NBA Free Agency 2012: Why Jeremy Lin Is Now the Top Point Guard Available

Kyle Stanzel@@DmndPrspctsCorrespondent IIIJuly 4, 2012

NEW YORK, NY - FEBRUARY 29:  Jeremy Lin #17 of the New York Knicks reacts during the fourth quarter against the Cleveland Cavaliers at Madison Square Garden on February 29, 2012 in New York City. NOTE TO USER: User expressly acknowledges and agrees that, by downloading and/or using this Photograph, user is consenting to the terms and conditions of the Getty Images License Agreement.  (Photo by Chris Trotman/Getty Images)
Chris Trotman/Getty Images

With Deron Williams having officially resigned with the Brooklyn Nets, does this leave his New York counterpart—Jeremy Lin— as the best point guard available?

The remaining top point guards on the free agent market other than Jeremy Lin are seasoned veterans:  Steve Nash, Goran Dragic, Jason Kidd, Raymond Felton, and Andre Miller.

Before the rest of the world goes up in arms at the thought of Lin being the best option on the market, let's take a look at a few things.

When Jeremy Lin was a starter for the New York Knicks, he averaged 18.2 points and 7.7 assists per game. The other big statistic for the inexperienced 23-year-old was the 4.7 turnovers he committed as a starter.

While he easily has the highest scoring average of any free agent point guard, and is second only to Nash in assists, the thing teams are most worried about with Lin is his ability to take care of the basketball.

While 4.7 turnovers per game is an abysmal number, it isn't exactly that far off from the other free agents in their best years.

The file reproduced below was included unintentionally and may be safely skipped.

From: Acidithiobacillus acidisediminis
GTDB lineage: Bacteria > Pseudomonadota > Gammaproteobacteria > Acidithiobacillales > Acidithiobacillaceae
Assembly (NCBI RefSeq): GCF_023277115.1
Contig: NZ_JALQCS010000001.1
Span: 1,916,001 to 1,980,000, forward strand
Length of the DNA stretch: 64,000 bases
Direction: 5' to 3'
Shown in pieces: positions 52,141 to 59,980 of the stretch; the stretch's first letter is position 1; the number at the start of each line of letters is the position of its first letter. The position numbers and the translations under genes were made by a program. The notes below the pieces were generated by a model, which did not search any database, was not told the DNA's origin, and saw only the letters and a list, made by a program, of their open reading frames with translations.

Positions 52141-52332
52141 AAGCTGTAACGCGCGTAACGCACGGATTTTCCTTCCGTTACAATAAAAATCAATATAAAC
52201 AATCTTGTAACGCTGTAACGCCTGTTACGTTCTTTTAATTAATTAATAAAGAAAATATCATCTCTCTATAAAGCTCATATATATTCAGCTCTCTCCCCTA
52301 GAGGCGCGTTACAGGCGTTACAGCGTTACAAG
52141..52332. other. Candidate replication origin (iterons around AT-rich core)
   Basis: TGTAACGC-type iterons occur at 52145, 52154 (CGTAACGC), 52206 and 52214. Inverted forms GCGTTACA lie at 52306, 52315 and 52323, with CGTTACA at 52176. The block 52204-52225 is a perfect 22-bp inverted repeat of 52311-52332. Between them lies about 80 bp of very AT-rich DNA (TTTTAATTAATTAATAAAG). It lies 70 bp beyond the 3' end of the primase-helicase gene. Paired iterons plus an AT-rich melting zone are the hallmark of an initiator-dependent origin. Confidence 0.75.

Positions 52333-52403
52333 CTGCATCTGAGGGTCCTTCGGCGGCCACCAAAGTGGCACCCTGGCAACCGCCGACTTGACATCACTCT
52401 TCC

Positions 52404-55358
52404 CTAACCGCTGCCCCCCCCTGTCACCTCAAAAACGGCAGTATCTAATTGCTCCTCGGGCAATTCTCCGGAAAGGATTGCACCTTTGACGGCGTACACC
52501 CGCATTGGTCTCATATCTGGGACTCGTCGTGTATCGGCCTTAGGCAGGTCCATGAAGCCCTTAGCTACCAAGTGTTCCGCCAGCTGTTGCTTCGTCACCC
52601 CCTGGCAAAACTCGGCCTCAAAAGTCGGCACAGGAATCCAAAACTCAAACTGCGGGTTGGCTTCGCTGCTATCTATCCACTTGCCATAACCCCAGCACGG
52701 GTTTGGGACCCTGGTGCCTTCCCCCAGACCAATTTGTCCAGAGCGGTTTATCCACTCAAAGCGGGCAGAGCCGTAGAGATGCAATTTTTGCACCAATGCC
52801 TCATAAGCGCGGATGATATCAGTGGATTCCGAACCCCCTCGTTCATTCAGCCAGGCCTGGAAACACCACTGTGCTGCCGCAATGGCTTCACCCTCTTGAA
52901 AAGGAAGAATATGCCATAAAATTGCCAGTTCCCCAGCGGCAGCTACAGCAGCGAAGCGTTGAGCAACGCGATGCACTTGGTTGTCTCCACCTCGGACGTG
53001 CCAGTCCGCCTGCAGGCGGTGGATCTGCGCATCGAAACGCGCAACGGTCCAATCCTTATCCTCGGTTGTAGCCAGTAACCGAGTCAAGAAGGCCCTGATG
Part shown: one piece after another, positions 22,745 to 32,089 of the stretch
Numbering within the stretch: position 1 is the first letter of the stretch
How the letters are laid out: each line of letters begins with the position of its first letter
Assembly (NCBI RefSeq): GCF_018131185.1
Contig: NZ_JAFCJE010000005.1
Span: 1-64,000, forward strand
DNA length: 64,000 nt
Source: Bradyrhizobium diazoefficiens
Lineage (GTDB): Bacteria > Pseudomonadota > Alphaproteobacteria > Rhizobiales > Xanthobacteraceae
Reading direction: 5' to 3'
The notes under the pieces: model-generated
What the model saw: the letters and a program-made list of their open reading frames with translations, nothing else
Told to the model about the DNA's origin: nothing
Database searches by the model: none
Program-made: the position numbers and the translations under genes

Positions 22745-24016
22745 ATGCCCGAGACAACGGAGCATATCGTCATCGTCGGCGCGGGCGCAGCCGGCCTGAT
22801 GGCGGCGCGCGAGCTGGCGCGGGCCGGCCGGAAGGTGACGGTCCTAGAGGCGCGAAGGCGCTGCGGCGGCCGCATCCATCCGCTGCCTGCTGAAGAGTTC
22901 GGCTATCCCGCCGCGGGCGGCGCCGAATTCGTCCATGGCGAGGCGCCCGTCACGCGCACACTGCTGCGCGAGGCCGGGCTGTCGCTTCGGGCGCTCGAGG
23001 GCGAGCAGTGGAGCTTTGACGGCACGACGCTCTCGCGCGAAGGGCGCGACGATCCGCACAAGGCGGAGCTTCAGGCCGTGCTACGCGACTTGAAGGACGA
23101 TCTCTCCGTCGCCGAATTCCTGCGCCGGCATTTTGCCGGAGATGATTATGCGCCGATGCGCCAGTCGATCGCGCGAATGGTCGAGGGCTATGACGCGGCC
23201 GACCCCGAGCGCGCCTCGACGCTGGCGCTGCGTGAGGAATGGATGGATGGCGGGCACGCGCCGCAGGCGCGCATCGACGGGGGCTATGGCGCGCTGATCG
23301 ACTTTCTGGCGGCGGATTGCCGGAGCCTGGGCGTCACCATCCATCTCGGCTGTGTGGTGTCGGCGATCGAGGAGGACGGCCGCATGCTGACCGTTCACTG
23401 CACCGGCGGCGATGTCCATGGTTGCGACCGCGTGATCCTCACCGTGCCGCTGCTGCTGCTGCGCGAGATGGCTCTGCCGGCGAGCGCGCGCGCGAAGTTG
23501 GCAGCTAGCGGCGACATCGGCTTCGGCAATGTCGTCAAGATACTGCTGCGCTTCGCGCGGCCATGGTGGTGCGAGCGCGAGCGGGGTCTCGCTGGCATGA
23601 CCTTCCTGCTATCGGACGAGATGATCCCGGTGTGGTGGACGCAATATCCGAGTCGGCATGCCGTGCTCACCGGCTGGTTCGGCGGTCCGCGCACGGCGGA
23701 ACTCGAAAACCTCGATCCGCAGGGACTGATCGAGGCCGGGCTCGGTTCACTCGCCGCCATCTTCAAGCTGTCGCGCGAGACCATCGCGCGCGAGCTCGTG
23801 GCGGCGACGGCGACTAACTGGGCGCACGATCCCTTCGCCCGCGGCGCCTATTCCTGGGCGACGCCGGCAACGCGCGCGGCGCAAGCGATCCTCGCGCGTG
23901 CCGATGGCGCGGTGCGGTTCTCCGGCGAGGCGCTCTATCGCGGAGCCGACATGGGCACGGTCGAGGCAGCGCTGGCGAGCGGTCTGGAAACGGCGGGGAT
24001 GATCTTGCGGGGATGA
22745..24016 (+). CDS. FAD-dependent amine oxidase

When Steve Nash won the MVP award in 2005-2006, he averaged 18.8 points and 10.5 assists, but also turned the ball over 3.5 times per game. The year after that he averaged 3.8 turnovers per game.

Jason Kidd has averaged 3.0 turnovers per game over the course of his career and has averaged 4.0 turnovers per game in 1995-1996, which was his second season in the NBA.

Raymond Felton and Andre Miller have averaged just 2.6 turnovers per game over their careers, but both are coming off "down" years that saw them relegated to the bench while playing for mediocre teams.

Dragic only turned the ball over 2.4 times per game last season in a breakout year for the Houston Rockets. However much of his production came in the second half with the team out of playoff contention and under little pressure.

Dragic has just as much to prove next year as Lin does and he doesn't have the luxury of being a media superstar to fall back on.

Jeremy Lin has now had an entire year to learn what it takes to be an NBA point guard, and we should see an improvement in his ability to take care of the ball in 2012-2013.

He is easily one of the more marketable players in the NBA and "Linsanity" would certainly cause fans to get excited, whatever city he lands in.

Other than perhaps Steve Nash (who may be moving to his home country of Canada), there isn't a more popular point guard available for a team to sign than Jeremy Lin.

Lin is a restricted free agent, so the Knicks would be able to match any offer that he would receive. However a four year, $40 million deal, which the Houston Rockets are rumored to be offering, would put New York over the luxury tax.

Mike Woodson is certain that Lin will be back next year, and the Knicks appear to be willing to do anything to keep Jeremy Lin in New York.

Never before has a free agent with just 25 NBA starts created this kind of off-season frenzy.  It just goes to show how valuable Jeremy Lin could be to a franchise.